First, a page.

One of the most frustrating aspects of understanding sweatshops is how they came to exist in globalization. Abusive conditions are found in many industries in hundreds of countries around the world, but the sweatshop is notoriously identified in apparel and textiles. This brought scholar Ellen Israel Rosen to what may be the most accessible, but also thorough book on a modern history of sweatshops. Making Sweatshops (University of California Press, 2002) puts the last century in perspective by drawing from trade, military and industrial history to put hard economic facts into the underbelly of globalization.
The Losers of Globalization
In the miraculous spread of consumerism that brings plentitude to the masses in globalization, Rosen reveals it is not a zero-sum game. It may seem that while some may reap more than others, everyone gains in the end from the free trade that liberalizes globalization. One of the biggest claims of the advent of free trade in globalization is that consumers get affordable goods. In the case of apparel, Rosen points out that in the claim of “the free trade regime’s ability to offer clothing at lower cost, evidence suggests that the benefit consumers derive from this is minimal.” (Rosen, 221)
The other claim that has long been used for developing economies in globalization, rationalizes sweatshops as a stepping-stone. Rosen brings a great deal of attention to the Asian-Pacific rise of industry, especially since it branches from the industrial-military development of those regions after World War II. With young women, girls, even children employed in sweatshops, western economists often brushed aside criticism. They claimed, and still do that these workers were “treated in accordance with the economic standards, culture and traditions of their time and place.” (Rosen, 53-53) She goes on to show how this mentality still exists today, especially in the increasing use of export processing zones. With reports of abuse, sexual harassment, bonded servitude, where, one may ask do these economists get this brand of moral relativism.
What is glaringly apparent in Making Sweatshops is that women fall victim to gaps in the systems of globalization and trade. Rosen creates a feminist argument that goes beyond basic gender rights and into the predicament of policy. One gets the sense that Rosen’s position establishes women as victims of circumstance in the gaps of globalization. Something refreshingly wise from literature that attacks gender issues as premeditated hatred of women. While misogyny is at the basis of the entirety of the feminist movement, Rosen avoids cornering the issue there and pushing a broader perspective of trade policy. With that remains a sad truth that can speak for itself; women are the primary victims of sweatshops in mechanistic trade expansion.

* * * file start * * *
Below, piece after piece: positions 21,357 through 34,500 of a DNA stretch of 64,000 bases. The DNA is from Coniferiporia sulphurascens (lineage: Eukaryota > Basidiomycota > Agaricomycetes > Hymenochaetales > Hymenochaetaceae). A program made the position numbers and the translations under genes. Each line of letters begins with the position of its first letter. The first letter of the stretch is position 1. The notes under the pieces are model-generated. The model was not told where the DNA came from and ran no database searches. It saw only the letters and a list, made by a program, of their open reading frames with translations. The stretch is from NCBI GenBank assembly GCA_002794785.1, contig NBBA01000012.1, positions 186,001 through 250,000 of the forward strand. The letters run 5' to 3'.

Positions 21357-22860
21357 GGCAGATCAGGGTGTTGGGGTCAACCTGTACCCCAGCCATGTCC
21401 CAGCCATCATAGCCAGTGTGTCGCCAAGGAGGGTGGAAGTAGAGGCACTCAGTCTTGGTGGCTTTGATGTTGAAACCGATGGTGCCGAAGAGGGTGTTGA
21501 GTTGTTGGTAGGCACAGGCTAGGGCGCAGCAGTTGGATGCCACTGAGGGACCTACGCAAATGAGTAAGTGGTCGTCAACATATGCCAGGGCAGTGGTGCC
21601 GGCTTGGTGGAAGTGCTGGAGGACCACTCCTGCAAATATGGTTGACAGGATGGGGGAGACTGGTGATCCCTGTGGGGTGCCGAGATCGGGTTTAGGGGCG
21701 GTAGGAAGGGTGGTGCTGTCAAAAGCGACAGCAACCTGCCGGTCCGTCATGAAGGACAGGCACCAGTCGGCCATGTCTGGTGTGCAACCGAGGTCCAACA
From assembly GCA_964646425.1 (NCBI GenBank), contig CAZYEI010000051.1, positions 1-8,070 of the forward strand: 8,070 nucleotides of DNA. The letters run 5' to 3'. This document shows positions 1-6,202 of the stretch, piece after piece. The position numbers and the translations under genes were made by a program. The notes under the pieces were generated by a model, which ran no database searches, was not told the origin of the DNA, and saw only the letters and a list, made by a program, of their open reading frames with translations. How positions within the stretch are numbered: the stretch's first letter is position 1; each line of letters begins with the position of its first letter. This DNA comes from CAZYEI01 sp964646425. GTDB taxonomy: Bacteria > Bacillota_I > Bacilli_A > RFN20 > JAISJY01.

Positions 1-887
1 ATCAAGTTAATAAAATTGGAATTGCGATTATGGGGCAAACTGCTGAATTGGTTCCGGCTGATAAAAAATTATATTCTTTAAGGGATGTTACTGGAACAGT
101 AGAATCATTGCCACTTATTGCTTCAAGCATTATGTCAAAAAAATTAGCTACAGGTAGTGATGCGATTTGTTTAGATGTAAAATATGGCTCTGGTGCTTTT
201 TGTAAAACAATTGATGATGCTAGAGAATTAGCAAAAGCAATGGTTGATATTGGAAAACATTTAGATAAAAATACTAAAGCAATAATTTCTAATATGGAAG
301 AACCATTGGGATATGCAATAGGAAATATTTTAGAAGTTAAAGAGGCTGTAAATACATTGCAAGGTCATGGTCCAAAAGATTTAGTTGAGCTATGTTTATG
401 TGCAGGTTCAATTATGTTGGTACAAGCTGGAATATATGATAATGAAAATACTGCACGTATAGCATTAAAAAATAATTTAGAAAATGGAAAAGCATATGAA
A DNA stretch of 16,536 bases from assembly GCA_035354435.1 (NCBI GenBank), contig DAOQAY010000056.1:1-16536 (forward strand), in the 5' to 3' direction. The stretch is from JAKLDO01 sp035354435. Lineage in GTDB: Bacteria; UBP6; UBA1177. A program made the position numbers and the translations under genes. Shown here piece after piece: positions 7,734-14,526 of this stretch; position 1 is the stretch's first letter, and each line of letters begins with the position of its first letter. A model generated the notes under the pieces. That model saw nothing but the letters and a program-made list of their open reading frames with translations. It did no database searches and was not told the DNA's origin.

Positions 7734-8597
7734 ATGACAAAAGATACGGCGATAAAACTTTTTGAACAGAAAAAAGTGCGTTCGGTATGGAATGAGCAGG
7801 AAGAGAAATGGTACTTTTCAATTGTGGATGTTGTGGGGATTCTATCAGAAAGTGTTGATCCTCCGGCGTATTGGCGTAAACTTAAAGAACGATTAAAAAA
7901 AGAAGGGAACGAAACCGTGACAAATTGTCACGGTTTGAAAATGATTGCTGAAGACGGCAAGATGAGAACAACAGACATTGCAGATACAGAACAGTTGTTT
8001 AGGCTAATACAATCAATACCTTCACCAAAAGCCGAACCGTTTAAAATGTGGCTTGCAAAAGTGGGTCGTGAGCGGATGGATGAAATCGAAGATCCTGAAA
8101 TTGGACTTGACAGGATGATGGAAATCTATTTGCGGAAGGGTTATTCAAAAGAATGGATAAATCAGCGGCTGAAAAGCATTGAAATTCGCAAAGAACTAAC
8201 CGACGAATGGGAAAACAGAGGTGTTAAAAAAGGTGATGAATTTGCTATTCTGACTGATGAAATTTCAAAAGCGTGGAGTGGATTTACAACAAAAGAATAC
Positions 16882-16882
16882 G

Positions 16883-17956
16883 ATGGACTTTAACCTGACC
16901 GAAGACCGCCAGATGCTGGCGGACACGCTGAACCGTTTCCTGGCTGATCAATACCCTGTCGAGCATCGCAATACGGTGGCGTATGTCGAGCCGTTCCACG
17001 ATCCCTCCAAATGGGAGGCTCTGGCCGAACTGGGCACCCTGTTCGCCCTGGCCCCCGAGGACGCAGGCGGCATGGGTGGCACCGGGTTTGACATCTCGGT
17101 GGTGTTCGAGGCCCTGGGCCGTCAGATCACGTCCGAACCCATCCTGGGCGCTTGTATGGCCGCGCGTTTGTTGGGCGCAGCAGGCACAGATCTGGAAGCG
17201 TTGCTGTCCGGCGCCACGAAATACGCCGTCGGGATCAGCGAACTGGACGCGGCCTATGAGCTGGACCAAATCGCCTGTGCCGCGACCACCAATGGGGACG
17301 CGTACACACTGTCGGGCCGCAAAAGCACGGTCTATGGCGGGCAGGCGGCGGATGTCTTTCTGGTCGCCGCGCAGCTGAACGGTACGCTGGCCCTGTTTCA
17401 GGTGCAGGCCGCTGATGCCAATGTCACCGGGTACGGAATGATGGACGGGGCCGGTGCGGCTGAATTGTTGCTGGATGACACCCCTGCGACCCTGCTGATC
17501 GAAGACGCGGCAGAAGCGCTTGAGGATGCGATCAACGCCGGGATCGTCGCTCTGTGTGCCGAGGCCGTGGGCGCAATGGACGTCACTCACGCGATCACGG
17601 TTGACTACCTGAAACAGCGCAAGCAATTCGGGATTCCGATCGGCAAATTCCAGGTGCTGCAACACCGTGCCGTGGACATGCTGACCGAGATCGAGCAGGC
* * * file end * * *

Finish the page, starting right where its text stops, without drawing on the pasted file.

Psychology of Job Loss
Furthermore than the abuses consistent in sweatshops, whether in South Asia, The Caribbean or Central America, is the resulting job loss. This comes at many levels and Rosen does not overlook that it is internationally and domestically. Foreign workers lose jobs in capital flight throughout export processing zones and free trade zones. Domestic manufacturing jobs are lost also when production is outsourced, something that has been threatening domestic industry since the early 1950s. Rosen reveals the psychological impact of what she calls, the downwardly mobile, countering the common notion that in industrialization jobs grow with development. This is not entirely true for domestic laborers or the outsourced manufacturing jobs. The impact of this on countries’ sociological infrastructure is draining, but left unattended in the debate of globalization’s affect at home. Unfortunately Rosen leaves this, as well as most of the book short on solutions. That may not have been her intention, as it is purely a historical step in understanding the perpetuation of sweatshops in globalization.
U.S Trade Policy Agenda
Saving the best for last, this review can’t go without mention of Rosen’s archival evidence pulled from congressional hearings on trade. She brings great clarity to how military development projects were directed to industrialize Asia after World War II. While the effects on Asia, particularly Japan, Taiwan and South Korea may have initiated industrialization; it proves that political agendas manipulate trade efforts. Many political battles were waged in congress throughout the 20th century over the textiles and apparel industry. A chain of economic connections to war and trade is not far buried in displaying the battles fought on the ground and in the senate for U.S. expansionism. There are several historical epiphanies in Making Sweatshops for those who have heard the activism with the background. Rosen balances her dedication of the book between the struggles of workers and the manipulation of trade policy. What results is a heavily evidenced account of the connections therein and how it has led us to the current state of Globalization. Rosen spares no relevant truth, even if it is verbatim from congressional hearings, offering a position with complexity outside the usual outcries over globalization.